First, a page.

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Lorimer Records LORRCD04

Album number three from this international quintet of mostly Celtic musicians is a solid and pleasing selection of music. The melodic combination of fiddle, flute, harp and accordion is skilfully underpinned by guitar, with creative basslines on both box and clarsach. At the core is a shared understanding of Scots and Irish music, spiced by Canadian and contemporary Edinburgh infusions. With names such as Mairi Rankin and Ailie Robertson on board, and five years on the road together, this much was to be expected.

What I had not anticipated was the emphasis on vocals which follows from the title Flash Company. While all five members of The Outside Track do their bit as backing singers, only Norah Rendell gets the lead vocal credits, which makes her the focus of more than half the tracks here. The Canadian habit of combining songs with tunes is beautifully applied to the title track and The Whitby Maid, both benefitting from compositions by the late great Jerry Holland. Nevertheless, Norah's voice claims the lion's share of this recording. These two songs, plus The Hawk And The Crow, show Norah to be a fine singer of traditional ballads. I am less convinced by her hayseed dixie take on The Mountain Road and her chosen version of False Knight On The Road, while Inisvaddy Annie seems to be too challenging without cover from the rest of the band.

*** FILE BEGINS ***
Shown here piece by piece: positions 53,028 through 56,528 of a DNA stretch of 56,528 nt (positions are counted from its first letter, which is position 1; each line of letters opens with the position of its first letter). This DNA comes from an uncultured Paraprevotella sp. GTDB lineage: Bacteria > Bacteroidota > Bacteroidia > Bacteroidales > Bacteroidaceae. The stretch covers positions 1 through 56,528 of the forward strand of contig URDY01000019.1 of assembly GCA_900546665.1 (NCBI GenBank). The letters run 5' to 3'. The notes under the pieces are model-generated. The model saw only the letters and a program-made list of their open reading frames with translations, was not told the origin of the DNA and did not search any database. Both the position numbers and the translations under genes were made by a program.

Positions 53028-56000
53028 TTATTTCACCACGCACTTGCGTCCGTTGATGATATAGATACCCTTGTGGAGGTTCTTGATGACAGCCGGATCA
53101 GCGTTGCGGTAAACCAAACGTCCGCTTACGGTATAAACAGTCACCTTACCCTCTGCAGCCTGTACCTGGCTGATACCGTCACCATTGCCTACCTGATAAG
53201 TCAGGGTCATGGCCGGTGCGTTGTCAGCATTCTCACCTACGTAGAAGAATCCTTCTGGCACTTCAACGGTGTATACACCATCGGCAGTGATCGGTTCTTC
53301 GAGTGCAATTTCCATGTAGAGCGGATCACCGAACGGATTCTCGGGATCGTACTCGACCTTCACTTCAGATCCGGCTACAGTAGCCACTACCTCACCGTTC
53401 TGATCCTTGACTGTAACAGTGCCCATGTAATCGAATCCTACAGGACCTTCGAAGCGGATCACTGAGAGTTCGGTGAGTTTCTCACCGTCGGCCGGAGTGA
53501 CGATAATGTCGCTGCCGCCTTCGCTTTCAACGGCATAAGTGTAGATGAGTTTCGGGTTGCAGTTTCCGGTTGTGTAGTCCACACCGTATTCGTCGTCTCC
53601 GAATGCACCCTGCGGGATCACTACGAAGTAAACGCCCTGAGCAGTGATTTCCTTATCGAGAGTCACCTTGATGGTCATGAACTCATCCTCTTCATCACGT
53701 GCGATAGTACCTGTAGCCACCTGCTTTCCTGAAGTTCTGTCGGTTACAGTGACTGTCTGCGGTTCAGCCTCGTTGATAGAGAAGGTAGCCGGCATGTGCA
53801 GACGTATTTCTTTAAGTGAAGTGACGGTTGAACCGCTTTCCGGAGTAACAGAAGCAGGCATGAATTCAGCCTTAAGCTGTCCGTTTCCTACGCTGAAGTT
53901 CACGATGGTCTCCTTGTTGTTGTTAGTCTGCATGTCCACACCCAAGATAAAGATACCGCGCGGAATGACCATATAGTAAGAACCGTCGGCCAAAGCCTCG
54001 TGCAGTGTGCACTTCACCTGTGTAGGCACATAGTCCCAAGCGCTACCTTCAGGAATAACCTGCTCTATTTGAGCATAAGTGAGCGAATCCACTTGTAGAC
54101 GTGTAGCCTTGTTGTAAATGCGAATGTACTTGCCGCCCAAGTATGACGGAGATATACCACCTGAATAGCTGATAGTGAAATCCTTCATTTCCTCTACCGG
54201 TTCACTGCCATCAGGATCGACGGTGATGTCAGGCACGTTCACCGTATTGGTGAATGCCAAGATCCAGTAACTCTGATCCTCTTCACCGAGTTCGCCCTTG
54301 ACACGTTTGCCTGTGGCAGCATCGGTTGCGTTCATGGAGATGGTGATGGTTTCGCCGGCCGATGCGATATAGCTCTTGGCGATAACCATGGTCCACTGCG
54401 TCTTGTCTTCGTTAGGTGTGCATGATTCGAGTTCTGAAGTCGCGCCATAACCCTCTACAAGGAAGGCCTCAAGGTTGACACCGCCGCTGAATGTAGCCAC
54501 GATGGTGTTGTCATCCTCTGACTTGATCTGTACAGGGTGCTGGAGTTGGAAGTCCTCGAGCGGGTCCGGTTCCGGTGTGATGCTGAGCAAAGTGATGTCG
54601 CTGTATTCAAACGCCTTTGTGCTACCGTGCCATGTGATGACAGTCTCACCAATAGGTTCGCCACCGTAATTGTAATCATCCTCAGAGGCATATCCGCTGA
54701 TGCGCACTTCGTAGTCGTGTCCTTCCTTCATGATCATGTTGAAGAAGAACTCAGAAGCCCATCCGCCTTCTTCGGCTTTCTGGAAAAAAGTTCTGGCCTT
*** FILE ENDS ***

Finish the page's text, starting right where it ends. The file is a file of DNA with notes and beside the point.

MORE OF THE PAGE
It's not that Norah doesn't take full part in the instrumentals, or that the song arrangements don't make good use of The Outside Track's possibilities. Maybe the intention is to foreground the lead singer, a successful approach for the likes of Dervish and Altan: if so, Norah has found herself a fantastic backing group. I'm not the biggest fan of singers, so I could be biased, but I'd like to hear more from the prodigious instrumental talents in this band. Mairi's fiddle cuts through cleanly in several places - The Translantic, Colin Rankin's and her own lovely slow jig Kelly Peck's for instance - but Ailie and Fiona don't surface so much from the mix. The Body Parts Set is the obvious exception, and worth a mention in its own right: cramped buttocks and multiple chins are treated to thundering harp strings and crisp accordion. The anatomy of this recording could have coped with a couple more examples from this side of The Outside Track. I guess that will have to wait for album number four now.

Alex Monaghan

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This album was reviewed in Issue 93 of The Living Tradition magazine.